In some ways, it’s an archetypal case: an odious woman is shot dead at her estate in the country. There was talk of her will being changed, in which she would have cut off her husband and step-daughter. The new will would have significantly benefited the two brothers of her first husband, and there was also a substantial increase in profit for her half-sister/companion. She had already rescinded the first will, but had not yet managed to pen and sign the second when she was killed.
The victim, Mrs. Castleford, apparently met her death as the result of an accident. Her nephew had recently received a rook rifle and was busy firing at everything in sight. The police at first think that this was a tragic accident, as the result of a shot that went wild. But once they hear of the financial aspects involved in the case, they begin to think twice… Finally, at about the 2/3 mark of the book, Sir Clinton Driffield and Squire Wendover arrive on the scene, and they must resolve the rather complex Castleford conundrum.
There are plenty of potential suspects, and with these characters comes the book’s greatest triumph. This is the most universally dislikeable bunch of people you will ever meet in your life. There is one exception: Hillary Castleford, the step-daughter of the murdered woman. She is shown in a truly sympathetic light. Her step-mother hated her and considered her something of a rival. She took every opportunity to make Hillary’s life miserable and never considered the girl’s feelings. She was used and manipulated by everyone except her father.
Her father, Philip Castleford, appears sympathetic at first—he is an extremely submissive man, described as the sort who will profusely apologize to somebody if they should happen to tread on his toes. He was under the thumb of his domineering wife, who married him more or less out of pity—she caused him an injury that resulted in the loss of some fingers and thus, cost him his livelihood as a miniature artist. This disability has kept him by his wife’s side, out of hope that she will leave his daughter money so that Hillary can have a decent life. But the second will threatened this last remaining dream. Yet, there are times when you do not feel at all sympathetic to Philip—he has a sadistic streak running in him, fantasizing about all the ways he could murder his wife at one point… yet he lacks the courage to carry any of his plans out, and is such a weak man that it seems like the world will swallow him whole.
The rest of the family is a dreadful bunch, though. The young nephew, Frankie, is a brute whose hobbies include torturing cats and shooting at birds. He loves to see pain inflicted on animals, and he is a chronic liar who cannot be trusted. (Of course, he was sure to present an innocent face to his Auntie, and never under any circumstances did anything to offend her.) His father Kenneth remains in the background for much of the novel, but Kenneth’s brother, Laurence, is a doctor who coldly calculated every one of his words to Mrs. Castleford to manipulate her into creating a new will that would favour him and his brother. As for the half-sister/companion, Miss Linfield, she could be bribed to enlist in any particular side, if the price was right—and since she was around Mrs. Castleford 24/7, she got to have much influence over her employer.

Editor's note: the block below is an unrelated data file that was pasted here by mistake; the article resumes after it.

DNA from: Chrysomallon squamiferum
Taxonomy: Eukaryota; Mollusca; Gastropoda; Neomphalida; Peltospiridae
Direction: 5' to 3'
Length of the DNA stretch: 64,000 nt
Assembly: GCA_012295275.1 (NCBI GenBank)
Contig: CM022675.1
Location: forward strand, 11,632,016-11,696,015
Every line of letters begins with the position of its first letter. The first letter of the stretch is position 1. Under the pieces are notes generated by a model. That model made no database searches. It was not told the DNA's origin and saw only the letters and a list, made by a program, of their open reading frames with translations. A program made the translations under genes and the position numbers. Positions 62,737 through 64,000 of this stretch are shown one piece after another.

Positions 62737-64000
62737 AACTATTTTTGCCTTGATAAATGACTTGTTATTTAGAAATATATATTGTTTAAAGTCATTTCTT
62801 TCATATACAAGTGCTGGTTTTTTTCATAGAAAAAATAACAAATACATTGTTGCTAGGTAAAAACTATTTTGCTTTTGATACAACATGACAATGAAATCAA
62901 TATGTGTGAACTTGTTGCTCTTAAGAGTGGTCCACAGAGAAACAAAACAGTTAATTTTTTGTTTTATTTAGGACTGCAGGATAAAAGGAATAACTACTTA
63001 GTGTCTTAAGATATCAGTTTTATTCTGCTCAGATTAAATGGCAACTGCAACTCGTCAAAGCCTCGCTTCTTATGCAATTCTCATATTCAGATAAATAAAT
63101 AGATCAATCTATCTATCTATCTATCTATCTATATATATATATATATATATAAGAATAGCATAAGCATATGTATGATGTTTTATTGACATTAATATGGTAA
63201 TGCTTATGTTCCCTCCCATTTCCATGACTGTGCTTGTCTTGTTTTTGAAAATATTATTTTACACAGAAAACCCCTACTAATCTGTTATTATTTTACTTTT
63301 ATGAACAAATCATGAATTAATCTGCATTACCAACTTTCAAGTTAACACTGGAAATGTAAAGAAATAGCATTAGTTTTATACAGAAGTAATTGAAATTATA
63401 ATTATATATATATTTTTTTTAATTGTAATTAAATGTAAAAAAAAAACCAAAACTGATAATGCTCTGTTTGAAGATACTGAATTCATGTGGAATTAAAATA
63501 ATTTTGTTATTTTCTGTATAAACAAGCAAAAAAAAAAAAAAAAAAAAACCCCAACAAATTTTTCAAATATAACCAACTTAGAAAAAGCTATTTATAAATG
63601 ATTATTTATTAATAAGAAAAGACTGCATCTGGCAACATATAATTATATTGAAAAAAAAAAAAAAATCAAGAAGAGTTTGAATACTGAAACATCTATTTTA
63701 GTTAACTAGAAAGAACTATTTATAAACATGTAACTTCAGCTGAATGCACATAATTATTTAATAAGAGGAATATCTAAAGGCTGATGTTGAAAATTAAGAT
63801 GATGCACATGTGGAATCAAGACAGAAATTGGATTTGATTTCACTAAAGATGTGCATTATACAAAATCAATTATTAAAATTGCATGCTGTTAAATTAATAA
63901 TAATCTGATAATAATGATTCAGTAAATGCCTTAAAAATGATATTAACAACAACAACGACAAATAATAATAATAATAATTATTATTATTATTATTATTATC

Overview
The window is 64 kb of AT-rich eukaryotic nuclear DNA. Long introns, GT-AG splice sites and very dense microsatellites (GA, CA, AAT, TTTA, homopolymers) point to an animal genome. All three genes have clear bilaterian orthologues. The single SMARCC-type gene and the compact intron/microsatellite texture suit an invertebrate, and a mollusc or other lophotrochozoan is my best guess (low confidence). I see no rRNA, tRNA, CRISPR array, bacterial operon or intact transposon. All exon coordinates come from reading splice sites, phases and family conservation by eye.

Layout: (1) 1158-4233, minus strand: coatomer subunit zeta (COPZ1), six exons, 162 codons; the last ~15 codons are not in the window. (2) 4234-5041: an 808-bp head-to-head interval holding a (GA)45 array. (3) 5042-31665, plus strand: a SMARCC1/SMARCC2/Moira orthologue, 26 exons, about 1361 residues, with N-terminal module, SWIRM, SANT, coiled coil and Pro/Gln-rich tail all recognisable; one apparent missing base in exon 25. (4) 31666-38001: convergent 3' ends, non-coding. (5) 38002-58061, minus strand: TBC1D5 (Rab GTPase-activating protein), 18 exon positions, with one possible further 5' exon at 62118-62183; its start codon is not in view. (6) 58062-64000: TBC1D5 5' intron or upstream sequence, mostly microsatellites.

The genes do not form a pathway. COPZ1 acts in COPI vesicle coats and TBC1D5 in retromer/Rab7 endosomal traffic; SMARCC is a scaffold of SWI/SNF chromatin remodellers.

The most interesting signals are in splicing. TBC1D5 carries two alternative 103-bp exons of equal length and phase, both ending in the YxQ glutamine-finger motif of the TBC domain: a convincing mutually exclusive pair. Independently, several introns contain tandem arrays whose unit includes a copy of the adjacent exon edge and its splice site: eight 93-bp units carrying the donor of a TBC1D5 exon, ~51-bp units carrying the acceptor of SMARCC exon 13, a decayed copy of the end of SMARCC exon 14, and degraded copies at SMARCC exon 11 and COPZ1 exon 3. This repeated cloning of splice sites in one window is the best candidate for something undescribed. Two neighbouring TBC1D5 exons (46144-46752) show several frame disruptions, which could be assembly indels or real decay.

However, characters are not the only thing worthwhile about this book. I found the plot excellently constructed, with many great clues that I only added up with about 2 pages to go before the murderer was revealed. The killer is well-hidden, and you’re given all the clues to solve it. Motive and method are nicely reasoned out by Sir Clinton, and he provides Wendover with a list of nine vital clues to solve everything. Yet I’m sure that many readers will still be puzzled after these clues are listed.
Sir Clinton is a delight when he finally shows up, at around the 2/3 mark of the story. He’s just as ingenious as always, and he has some very good “clever” lines that would have made Archie Goodwin envious! As always, I admire the character of Squire Wendover. In some ways, creating a “Watson” is tougher than creating the “Holmes”. You want to make sure the Watson is not as sharp as the detective, but you don’t want a completely dense and gullible character. Wendover manages to balance things out beautifully—he’s intelligent, but he often requires an extra push that Sir Clinton provides.
Overall, The Castleford Conundrum is a small masterpiece of the Golden Age. With superior characterisation and an excellent plot full of twists and tricks, it’s a pure delight from start to finish. I’m really glad it’s been brought back into print by Coachwhip Publications—their edition is excellently proofread, and the font is both attractive and easy-to-read. It’s a wonderful edition and I personally hope we will see them reissue more of Connington’s work in the near future! Coachwhip has got at least one guaranteed buyer of the complete Connington should such a day arrive...